Though Harris was consistent in 2009, with 26 wickets in six Tests at 33, he's experienced a decline since his debut in 2007 when he took 29 wickets in nine Tests at 24. But Cullinan and Symcox remain hopeful. "Both Botha and Harris are not big turners, but on wickets that have irregular turn and bounce they can be effective," Cullinan said.

Nagraj Gollapudi is an assistant editor at Cricinfo; Stats inputs by Siddhartha Talya

Comments have now been closed for this article

  • shmulik on February 5, 2010, 10:23 GMT

    I think that South Africa are not looking enough at the domestic results. They have a problem with Ashwell opening but they persist with him while one Dean Elgar made 892 in the SuperSport series! Now to the point.SA currently don't have a good spinner but they have some very promising spinners in their ranks such as Rabian Engelbrecht.Just wait a few years. AND CHECK THE DOMESTIC SERIES!!!!!!!!!!!!

  • Ashok on February 3, 2010, 17:08 GMT

    SA has an excellent pace attack led by Steyn & Morkel and followed by Kallis & Parnell. These bowlers are capable of troubling the best bats in the world. The spin bowlers can provide relief when needed. So Botha & Harris will be there just to keep the runs down and provide breaks for the pace bowlers. If Indian opening batting can counter the new ball and put a century opening partnership, the relief starts with kallis & Parnell and a spin bowler. So there is plenty of bowling to counter the batting. India's biggest strength lies in Sehwag's fluent opening with Gambhir. They must put up a good score. It appears Vijay is likely to bat #3 followed by Tendulkar,Laxman, Badrinath & Dhoni. It is essential this line up clicks facing the pace and bouncers. Only then the spin attacks gets a chance. So onus is on the Indian batting to lead the way and force the spinners on by countering the SA Pacemen successfully.If the pitch is easy paced then India will do well. Let us hope that's the case.

  • vibhuthi on February 3, 2010, 13:52 GMT

    Why unneccessarily make so much fuss about South Africa not having great tweakers.Their pace attack with Steyn,Morkel,Parnell can very easily make up for it.It is quite clear that SA will go with a three-pronged pace attack and any of the spinners who,if not run through our Indian batting line-up,can at least prepare to contend.Mind you,a bowling attack with great pace and bounce,which is what will be on offer for both the tests,for about 15-20overs will at least be able to pick 3-4 wickets,if the Indian batsmen do not apply themselves.SA are more than capable of inflicting this.All they need to do is maintain the pressure on the Indian batsmen,get Sehwag as early as possible,and it is going to be challenging for India to cope with the absence of Dravid and even more so for the likes of Badrinath and Vijay to do well.If India manages to come out with flying colours despite all this,we are,for sure,on the right track.

  • Dre on February 3, 2010, 13:44 GMT

    I am in total agreement with most of the comments here but still it seems like there will be some who don't understand that India pitches are not even that conducive to spin anymore! They're not sporting for any type of bowler and not many of us has a problem with a sporting turning track. I want a rank turner as much as I want a seaming wicket it makes for good cricket. The only problem is that most pitches in Ind these days (probly 3 out of 4) are not sporting for any type of bowler! On tv, I saw Danish Kaneria bowl in AUS (so called seamer friendly place) n he got alot more turn and life than Murali, Herath, Harbhajan and Mishra got on any pitch in the Ind vs. Sri-Lanka series. Spinners r good for balance and they bowl long spells therefore a decent 1 is needed on almost ANY track. The fact that SA struggle with it means that they will be afraid to give their quicks a break, that I think is why spin could cost them.If the pitches did turn, Harris and co WOULD BE ABLE to bowl ok.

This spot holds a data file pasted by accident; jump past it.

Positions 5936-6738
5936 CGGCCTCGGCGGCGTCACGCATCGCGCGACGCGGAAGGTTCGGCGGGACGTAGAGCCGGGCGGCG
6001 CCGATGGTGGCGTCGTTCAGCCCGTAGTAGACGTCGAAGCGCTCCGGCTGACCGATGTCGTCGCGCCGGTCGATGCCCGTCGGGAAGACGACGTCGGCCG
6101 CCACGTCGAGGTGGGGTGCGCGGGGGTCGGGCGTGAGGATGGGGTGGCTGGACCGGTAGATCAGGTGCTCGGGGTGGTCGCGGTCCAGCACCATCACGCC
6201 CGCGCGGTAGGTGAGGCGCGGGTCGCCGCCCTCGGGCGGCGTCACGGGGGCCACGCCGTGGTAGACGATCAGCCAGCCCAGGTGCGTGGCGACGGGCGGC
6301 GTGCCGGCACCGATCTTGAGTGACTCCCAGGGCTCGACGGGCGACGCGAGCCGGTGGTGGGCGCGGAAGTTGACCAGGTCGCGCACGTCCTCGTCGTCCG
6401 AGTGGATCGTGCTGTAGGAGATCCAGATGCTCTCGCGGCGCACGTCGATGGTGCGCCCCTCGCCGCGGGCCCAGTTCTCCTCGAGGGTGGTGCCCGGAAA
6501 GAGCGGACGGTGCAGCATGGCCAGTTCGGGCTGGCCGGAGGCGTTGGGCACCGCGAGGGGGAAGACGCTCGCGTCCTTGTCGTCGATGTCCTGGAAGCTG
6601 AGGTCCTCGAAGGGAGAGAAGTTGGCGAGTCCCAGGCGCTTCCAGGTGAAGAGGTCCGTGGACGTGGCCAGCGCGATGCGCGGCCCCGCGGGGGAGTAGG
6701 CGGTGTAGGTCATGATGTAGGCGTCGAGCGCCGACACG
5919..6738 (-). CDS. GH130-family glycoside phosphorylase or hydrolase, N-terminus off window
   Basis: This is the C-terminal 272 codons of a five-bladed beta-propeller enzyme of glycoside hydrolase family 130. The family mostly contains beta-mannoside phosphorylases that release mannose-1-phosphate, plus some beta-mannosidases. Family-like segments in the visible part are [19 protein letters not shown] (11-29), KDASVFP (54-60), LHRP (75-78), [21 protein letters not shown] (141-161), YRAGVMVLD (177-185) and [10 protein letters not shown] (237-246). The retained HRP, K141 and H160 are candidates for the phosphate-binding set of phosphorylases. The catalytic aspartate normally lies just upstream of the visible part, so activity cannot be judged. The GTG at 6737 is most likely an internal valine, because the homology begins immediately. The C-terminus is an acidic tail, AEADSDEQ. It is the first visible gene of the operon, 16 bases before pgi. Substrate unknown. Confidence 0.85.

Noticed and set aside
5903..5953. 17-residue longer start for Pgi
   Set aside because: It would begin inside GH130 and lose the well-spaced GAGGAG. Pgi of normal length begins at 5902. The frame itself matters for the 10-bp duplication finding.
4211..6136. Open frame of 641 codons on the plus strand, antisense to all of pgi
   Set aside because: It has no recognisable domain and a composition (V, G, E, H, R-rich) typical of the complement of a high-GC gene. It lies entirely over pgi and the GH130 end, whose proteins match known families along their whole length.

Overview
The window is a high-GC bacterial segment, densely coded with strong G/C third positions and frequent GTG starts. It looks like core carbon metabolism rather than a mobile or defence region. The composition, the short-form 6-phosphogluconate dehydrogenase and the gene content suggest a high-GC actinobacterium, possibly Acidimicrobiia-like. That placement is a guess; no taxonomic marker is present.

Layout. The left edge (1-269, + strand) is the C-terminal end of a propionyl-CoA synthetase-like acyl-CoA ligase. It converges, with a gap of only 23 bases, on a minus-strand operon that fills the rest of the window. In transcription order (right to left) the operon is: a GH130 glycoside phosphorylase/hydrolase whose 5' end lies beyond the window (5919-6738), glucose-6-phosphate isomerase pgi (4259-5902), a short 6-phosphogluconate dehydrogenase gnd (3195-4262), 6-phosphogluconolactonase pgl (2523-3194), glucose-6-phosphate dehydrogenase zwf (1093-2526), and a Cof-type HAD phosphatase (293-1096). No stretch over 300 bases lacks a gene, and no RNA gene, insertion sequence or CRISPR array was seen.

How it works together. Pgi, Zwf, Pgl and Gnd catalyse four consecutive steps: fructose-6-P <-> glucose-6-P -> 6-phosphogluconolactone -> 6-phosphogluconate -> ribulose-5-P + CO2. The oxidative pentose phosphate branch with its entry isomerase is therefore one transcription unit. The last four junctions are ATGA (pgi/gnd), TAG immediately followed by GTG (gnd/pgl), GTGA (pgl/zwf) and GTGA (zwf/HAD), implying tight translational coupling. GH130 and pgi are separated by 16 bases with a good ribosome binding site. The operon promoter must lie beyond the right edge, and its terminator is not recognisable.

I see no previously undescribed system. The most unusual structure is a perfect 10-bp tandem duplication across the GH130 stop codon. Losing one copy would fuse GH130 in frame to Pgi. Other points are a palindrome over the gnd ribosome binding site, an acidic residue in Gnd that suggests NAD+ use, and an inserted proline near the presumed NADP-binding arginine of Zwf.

• Robert on February 3, 2010, 13:20 GMT

    Roelef van der Merwe should be given a chance in test matches despite his poor showing against England recently. Merwe probably spins it more than Harris and Botha when bowling well and is probably an overrall better cricketer than the other 2; his batting is OK and his fielding is world class. He is also left handed so he has an advantage over most spinners and so probably only needs to develop an arm ball like Vettori and then he would be even more of a handful.

  • Srinivas Bharath on February 3, 2010, 12:11 GMT

    It has more to do with the ability to play spin. Their spin brigade of harris and botha are much better than bhajji and co. I would still suggest that we go in with a turning track because Mithun can bowl on any wicket and virender Sehwag is a better bowler than the other spinners on view ( sounds ironic but the form book says it all. Ravinder Jadeja could have been played instead of badrinath. Anyways hope India wins.

  • V on February 3, 2010, 11:19 GMT

    Indians have the edge no doubt on these wickets but if SA dig deep and bat well they will stand a chance.

  • Anshuman on February 3, 2010, 6:46 GMT

    I dont know why is there so much fuss aout India producing spinning wickets. No one asks when SA or Aus provide bouncy and seamer friendly wickets especially for sub continental teams visiting. i am all for sporting wickets but dont accuse Indians only if we provide spin friendly wickets. After all every country makes pitches according to its strengths.

  • Mark on February 3, 2010, 6:26 GMT

    The spinning problem is the difference bewtween the teams. Harris, although not a great spinner, has deceptive pace and mixes it up a lot. But, he has lost form and this could cost SA, as it did against England. I cannot see India preparing pace friendly pitches, so it will be good to see how SA's speedsters adapt to the slower wickets. SA do play well in India, unless they have a pitch like the last one they played (which was later condemned by the ICC). India are a solid side, with quality players and this will reaaly be a clash of two of the three best.

  • deepak on February 3, 2010, 6:12 GMT

    i think it is the best time for the selectors to shunt test unfit yuvraj out of the team.dinesh karthik manish pandey rohit sharma and vijay are the future batsmen with dk having the added advantge of being wicket keeper and a better one as well